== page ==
As a result of recent changes in the law, many brokerage customers will begin seeing something new when they gaze upon their 1099-B forms early next year. In the past, of course, brokers were required to report to their clients, and the IRS, those amounts reflecting the gross proceeds of any securities sales taking place during the preceding calendar year.
In keeping with a broader move toward greater information reporting requirements, however, new tax legislation now makes it incumbent upon brokers to provide their clients, and the IRS, with their adjusted basis in the lots of securities they purchase after certain dates, as well. While an onerous new requirement for the brokerage houses, this development ought to simplify the lives of many ordinary taxpayers by relieving them of the often difficult matter of calculating their stock bases.
When calculating gain, or loss, on the sale of stock, all taxpayers must employ a very simple formula. By the terms of this calculus, gain equals amount realized (how much was received in the sale) less adjusted basis (generally, how much was paid to acquire the securities plus commissions). By requiring brokers to provide their clients with both variables in the formula, Congress has lifted a heavy load from the shoulders of many.
The new requirements also specify that, if a customer sells some amount of shares less than her entire holding in a given stock, the broker must report the customer’s adjusted basis using the “first in, first out” method, unless the broker receives instructions from the customer directing otherwise. The difference in tax consequences can be significant.
Example. On January 16, 2011, Laura buys 100 shares of Big Co. common stock for $100 a share. After the purchase, Big Co. stock goes on a tear, quickly rising in price to $200 a share, on April 11, 2011. Believing the best is still ahead for Big Co., Laura buys another 100 shares of Big Co. common on that date, at that price. However, rather than continuing its meteoric rise, the price of Big Co. stock rapidly plummets to $150, on May 8, 2011. At this point, Laura, tired of seeing her money evaporate, sells 100 of her Big Co. shares.
Since Laura paid $100 a share for the first lot of Big Co. stock that she purchased (first in), her basis in those shares is $100 per share (plus any brokerage commissions). Her basis in the second lot, however, is $200 per share (plus any commissions). Unless Laura directs her broker to use an alternate method, the broker will use the first in stock basis of $100 per share in its reporting of this first out sale. Laura, accordingly, will be required to report a short-term capital gain of $50 per share (less brokerage commissions). Had she instructed her broker to use the “last in, first out” method, she would, instead, see a short-term capital loss of $50 per share (plus commissions).
Dividend Reinvestment Plans
As their name would suggest, dividend reinvestment plans (DRPs) allow investors the opportunity to reinvest all, or a portion, of any dividends received back into additional shares, or fractions of shares, of the paying corporation. While offering investors many advantages, one historical drawback to DRPs has been their tendency to obligate participants to keep track of their cost bases for many small purchases of stock, and maintain records of these purchases, sometimes over the course of many years. Going forward, however taxpayers will be able to average the basis of stock held in a DRP acquired on or after January 1, 2011.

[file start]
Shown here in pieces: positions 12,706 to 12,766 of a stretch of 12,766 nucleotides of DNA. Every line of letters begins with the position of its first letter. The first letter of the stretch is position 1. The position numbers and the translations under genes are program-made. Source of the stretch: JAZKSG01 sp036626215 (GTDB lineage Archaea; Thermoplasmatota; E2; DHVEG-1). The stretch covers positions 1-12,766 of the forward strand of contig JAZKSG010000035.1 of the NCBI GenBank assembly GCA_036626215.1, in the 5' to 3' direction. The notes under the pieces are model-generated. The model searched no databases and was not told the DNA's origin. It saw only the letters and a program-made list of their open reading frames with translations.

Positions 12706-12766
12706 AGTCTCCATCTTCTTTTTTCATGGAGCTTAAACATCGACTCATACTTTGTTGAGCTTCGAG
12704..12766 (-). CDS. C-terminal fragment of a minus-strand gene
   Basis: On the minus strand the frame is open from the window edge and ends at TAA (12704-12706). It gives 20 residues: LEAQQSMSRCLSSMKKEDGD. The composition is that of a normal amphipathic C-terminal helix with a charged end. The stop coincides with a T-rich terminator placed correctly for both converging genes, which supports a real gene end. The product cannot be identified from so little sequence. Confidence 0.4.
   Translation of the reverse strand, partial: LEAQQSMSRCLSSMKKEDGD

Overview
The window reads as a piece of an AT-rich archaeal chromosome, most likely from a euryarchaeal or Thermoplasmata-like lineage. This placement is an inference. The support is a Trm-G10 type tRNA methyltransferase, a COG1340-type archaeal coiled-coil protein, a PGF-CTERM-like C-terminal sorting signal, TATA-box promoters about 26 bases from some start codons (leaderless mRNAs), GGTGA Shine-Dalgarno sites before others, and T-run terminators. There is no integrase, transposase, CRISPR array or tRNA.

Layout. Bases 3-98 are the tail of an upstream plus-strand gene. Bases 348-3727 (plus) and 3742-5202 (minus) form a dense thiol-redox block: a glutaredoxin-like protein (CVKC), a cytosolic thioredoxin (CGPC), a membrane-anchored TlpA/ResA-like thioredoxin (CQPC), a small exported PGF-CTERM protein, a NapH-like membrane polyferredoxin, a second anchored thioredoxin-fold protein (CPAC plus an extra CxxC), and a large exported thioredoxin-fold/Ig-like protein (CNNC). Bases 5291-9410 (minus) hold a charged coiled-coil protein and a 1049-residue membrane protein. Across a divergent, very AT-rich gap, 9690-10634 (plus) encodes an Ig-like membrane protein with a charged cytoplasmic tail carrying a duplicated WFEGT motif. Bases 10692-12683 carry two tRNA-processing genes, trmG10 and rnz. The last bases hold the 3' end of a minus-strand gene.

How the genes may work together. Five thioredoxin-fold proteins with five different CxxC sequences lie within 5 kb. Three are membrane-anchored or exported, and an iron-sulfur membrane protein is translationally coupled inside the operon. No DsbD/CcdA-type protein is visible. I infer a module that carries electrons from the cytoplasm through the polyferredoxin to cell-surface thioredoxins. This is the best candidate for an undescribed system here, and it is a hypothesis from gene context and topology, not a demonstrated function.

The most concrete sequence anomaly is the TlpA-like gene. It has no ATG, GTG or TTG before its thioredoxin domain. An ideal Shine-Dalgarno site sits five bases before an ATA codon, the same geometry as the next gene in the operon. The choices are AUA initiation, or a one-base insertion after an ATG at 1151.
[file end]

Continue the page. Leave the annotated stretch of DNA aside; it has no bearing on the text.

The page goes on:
The types of securities covered by the legislation include virtually every conceivable financial instrument subject to a basis calculation, including stock in a corporation, which become “covered” securities when acquired after a certain date. In the case of corporate stock, for example, the applicability date is January 1, 2011, unless the stock is in a mutual fund or is acquired in connection with a dividend reinvestment program (DRP), in which case the applicable date is January 1, 2012. The applicable date for all other securities is January 1, 2013.
In the past, brokers reported the gross proceeds of short sales in the year in which the short position was opened. The amendments, however, require that brokers report short sales for the year in which the short sale is closed.
The Complex World of Stock Basis
There are, quite literally, as many ways to calculate one’s basis in stock as there are ways to acquire that stock. Many of these calculations can be nuanced and very complex. For any questions concerning the new broker-reporting requirements, or stock basis, in general, please contact our office.
If and only to the extent that this publication contains contributions from tax professionals who are subject to the rules of professional conduct set forth in Circular 230, as promulgated by the United States Department of the Treasury, the publisher, on behalf of those contributors, hereby states that any U.S. federal tax advice that is contained in such contributions was not intended or written to be used by any taxpayer for the purpose of avoiding penalties that may be imposed on the taxpayer by the Internal Revenue Service, and it cannot be used by any taxpayer for such purpose.